It’s easy for dementia patients to become dehydrated because they have learned to ignore the signs of thirst or fail to make the connection between thirst and drinking a glass of water. To combat this problem, London based student Lewis Hornby created Jelly Drops, bite-sized edible pods of water that look like colourful candies. Hornby’s own grandmother’s was one of his test subjects. Her reaction was very positive. “When first offered, grandma ate seven Jelly Drops in 10 minutes, the equivalent to a cup full of water—something that would usually take hours and require much more assistance,” said Hornby.
It’s easy to see how Hornby’s idea would get gobbled up by an at-risk population but most of us already know the value in keeping hydrated and haven’t forgotten what to do when we feel thirsty. But is it possible to drink too much water? Are there any side effects to drinking too much and if so how do we recognize the signs?
In rare cases drinking too much water can cause a life-threatening condition called hyponatremia, which is sometimes called water intoxication. Hyponatremia literally means low sodium in the blood. It occurs when someone drinks enormous amounts of water and loses too much salt from the body in a short time. It isn’t really about how much water you drink per day but rather how much you drink per hour.
A large intake of water in a short period overwhelms your kidneys so they can’t process and eliminate the water fast enough, which drives your blood levels of sodium too low. Severe sodium deficiency can lead to twitching, seizures, and even death. A person with hyponatremia needs to see a doctor for immediate diagnosis and treatment.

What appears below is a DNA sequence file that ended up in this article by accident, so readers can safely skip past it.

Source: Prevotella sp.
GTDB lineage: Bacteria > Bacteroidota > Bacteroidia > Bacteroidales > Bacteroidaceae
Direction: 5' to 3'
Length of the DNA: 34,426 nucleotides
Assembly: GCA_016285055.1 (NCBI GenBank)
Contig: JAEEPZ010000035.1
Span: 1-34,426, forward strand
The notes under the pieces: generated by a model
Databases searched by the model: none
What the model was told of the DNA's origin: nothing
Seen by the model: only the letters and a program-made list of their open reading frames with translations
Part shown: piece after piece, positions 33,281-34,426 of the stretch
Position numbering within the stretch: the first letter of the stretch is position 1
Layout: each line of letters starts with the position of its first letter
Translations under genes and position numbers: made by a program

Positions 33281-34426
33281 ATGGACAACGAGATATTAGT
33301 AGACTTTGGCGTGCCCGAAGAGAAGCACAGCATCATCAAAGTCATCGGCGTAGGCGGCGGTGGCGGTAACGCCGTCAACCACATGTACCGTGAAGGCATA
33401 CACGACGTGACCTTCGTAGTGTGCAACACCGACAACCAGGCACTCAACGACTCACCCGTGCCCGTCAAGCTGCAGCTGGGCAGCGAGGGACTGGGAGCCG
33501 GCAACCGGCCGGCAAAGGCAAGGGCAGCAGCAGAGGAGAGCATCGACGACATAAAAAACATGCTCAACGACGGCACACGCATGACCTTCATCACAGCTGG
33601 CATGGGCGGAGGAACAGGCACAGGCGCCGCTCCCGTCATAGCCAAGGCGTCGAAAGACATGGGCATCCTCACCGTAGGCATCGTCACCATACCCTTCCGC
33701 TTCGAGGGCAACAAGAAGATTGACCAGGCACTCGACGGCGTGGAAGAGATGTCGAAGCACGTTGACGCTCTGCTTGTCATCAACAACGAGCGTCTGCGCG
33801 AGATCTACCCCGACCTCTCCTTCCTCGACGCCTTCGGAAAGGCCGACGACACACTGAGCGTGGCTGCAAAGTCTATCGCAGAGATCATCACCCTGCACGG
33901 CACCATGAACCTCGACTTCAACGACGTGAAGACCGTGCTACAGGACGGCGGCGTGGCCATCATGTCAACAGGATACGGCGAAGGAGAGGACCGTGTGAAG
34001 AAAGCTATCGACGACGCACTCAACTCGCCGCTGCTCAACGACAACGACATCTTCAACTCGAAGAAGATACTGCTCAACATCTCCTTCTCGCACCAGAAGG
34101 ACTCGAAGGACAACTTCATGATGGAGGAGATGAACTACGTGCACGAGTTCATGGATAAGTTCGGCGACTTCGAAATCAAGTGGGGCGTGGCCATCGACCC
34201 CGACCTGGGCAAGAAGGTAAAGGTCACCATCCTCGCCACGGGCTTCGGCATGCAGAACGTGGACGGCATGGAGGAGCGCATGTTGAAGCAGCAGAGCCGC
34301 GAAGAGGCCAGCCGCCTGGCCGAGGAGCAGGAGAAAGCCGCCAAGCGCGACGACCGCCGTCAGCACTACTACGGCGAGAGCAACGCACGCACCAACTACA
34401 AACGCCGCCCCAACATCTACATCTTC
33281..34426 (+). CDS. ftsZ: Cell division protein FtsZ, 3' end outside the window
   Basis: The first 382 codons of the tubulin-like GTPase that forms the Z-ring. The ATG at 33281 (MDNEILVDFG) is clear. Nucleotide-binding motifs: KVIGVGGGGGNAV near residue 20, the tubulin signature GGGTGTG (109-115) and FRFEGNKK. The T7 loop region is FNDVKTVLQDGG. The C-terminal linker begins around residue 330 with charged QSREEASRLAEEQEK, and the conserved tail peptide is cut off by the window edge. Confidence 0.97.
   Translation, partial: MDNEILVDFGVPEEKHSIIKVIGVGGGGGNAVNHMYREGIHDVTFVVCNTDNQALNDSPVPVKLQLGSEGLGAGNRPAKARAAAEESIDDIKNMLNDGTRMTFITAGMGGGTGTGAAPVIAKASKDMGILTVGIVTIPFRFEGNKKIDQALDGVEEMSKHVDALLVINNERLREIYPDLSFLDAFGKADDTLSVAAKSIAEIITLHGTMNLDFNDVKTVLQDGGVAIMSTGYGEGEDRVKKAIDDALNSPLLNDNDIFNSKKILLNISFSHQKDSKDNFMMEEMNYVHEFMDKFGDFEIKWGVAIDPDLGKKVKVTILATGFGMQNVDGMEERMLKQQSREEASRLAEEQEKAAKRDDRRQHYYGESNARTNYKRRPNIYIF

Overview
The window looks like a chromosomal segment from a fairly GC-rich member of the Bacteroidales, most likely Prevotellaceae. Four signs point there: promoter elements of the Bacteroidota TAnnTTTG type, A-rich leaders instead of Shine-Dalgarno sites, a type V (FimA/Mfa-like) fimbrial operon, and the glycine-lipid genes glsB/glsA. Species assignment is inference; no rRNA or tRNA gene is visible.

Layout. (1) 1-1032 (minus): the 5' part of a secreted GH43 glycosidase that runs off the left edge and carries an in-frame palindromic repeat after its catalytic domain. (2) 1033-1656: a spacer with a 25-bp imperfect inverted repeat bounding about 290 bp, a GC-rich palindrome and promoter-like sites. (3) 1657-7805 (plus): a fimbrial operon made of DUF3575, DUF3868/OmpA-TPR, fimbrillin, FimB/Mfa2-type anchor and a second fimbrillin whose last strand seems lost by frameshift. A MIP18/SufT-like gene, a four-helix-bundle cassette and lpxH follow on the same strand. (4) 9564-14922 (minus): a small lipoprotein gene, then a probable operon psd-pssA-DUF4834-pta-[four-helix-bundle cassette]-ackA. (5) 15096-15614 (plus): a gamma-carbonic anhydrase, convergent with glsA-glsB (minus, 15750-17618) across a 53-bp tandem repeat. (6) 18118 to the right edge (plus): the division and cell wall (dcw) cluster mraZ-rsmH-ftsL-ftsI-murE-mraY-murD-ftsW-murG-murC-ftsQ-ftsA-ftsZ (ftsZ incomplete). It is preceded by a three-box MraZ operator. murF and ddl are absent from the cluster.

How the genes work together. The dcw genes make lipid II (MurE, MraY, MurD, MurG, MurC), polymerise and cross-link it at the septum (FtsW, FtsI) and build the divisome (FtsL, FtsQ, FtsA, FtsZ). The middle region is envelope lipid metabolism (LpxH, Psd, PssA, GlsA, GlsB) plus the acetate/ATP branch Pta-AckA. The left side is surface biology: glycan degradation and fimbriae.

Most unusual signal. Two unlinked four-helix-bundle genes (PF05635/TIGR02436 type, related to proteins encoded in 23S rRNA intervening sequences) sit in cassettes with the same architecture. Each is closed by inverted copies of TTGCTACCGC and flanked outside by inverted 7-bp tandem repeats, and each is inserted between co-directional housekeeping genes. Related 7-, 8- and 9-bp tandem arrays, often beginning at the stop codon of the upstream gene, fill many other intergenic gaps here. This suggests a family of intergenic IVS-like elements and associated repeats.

Hyponatremia won’t happen to a healthy person who sips water regularly throughout the day. It is most likely to occur when marathon runners drink gallons of water and don’t replace the electrolytes during a race.
But for most of us the problem is not that we’re drinking too much water but that we’re not getting enough and there are many studies that support this. One study in women showed that a fluid loss of 1.36% after exercise impaired mood and concentration and increased the frequency of headaches. Other studies show that mild dehydration (1–3% of body weight) caused by exercise or heat can harm many other aspects of brain function. Keep in mind that just 1% of body weight is a fairly significant amount. This happens primarily when you’re sweating a lot. Mild dehydration can also negatively affect physical performance, leading to reduced endurance.
Thousands of people die from dehydration every year, as dehydration causes kidney failure. Elderly people and those with diabetes, heart disease and other chronic illnesses are especially at risk, as their kidneys might not be as strong and affected by disease or age.
Don’t forget that drinking more water may also help with some health problems, such as constipation and kidney stones and some studies show that those who drink more water have a lower risk of bladder and colorectal cancer.
And it’s important to remember to drink clean, filtered water so that our kidneys are not having to work overtime to filter out contaminants such as chlorine, heribicides and pesticides which are found in tap and well water.
At Best Water we have water ionizers and filters that remove even the smallest particles of impurities such as microplastics. In addition, all of our ionizers deliver wonderful health benefits as they infuse H2 into the water. With every drop of water from one of our ionizers you are one step closer to a healthier you.
For more information call and speak to one of our water experts at 1-877-770-5247 or check us out online at: http://www.waterionizer.org